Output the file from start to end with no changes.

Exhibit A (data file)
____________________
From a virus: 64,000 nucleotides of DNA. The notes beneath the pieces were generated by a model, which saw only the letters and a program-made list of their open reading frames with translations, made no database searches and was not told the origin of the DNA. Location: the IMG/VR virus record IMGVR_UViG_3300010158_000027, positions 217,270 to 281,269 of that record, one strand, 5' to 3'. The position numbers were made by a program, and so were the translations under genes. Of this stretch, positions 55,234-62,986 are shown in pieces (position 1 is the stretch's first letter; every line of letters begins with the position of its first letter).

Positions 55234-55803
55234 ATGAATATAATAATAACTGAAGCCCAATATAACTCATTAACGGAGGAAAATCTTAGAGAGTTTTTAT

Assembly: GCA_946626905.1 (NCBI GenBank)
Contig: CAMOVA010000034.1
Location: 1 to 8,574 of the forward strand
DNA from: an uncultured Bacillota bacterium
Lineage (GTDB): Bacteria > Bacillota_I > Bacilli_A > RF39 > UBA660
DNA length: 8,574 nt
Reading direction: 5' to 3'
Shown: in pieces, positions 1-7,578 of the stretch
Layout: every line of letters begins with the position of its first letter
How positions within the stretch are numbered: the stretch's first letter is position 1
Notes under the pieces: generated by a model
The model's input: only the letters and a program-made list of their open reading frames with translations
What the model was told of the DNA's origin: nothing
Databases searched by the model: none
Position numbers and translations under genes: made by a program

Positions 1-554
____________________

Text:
From a virus: 64,000 nucleotides of DNA. The notes beneath the pieces were generated by a model, which saw only the letters and a program-made list of their open reading frames with translations, made no database searches and was not told the origin of the DNA. Location: the IMG/VR virus record IMGVR_UViG_3300010158_000027, positions 217,270 to 281,269 of that record, one strand, 5' to 3'. The position numbers were made by a program, and so were the translations under genes. Of this stretch, positions 55,234-62,986 are shown in pieces (position 1 is the stretch's first letter; every line of letters begins with the position of its first letter).

Positions 55234-55803
55234 ATGAATATAATAATAACTGAAGCCCAATATAACTCATTAACGGAGGAAAATCTTAGAGAGTTTTTAT

Assembly: GCA_946626905.1 (NCBI GenBank)
Contig: CAMOVA010000034.1
Location: 1 to 8,574 of the forward strand
DNA from: an uncultured Bacillota bacterium
Lineage (GTDB): Bacteria > Bacillota_I > Bacilli_A > RF39 > UBA660
DNA length: 8,574 nt
Reading direction: 5' to 3'
Shown: in pieces, positions 1-7,578 of the stretch
Layout: every line of letters begins with the position of its first letter
How positions within the stretch are numbered: the stretch's first letter is position 1
Notes under the pieces: generated by a model
The model's input: only the letters and a program-made list of their open reading frames with translations
What the model was told of the DNA's origin: nothing
Databases searched by the model: none
Position numbers and translations under genes: made by a program

Positions 1-554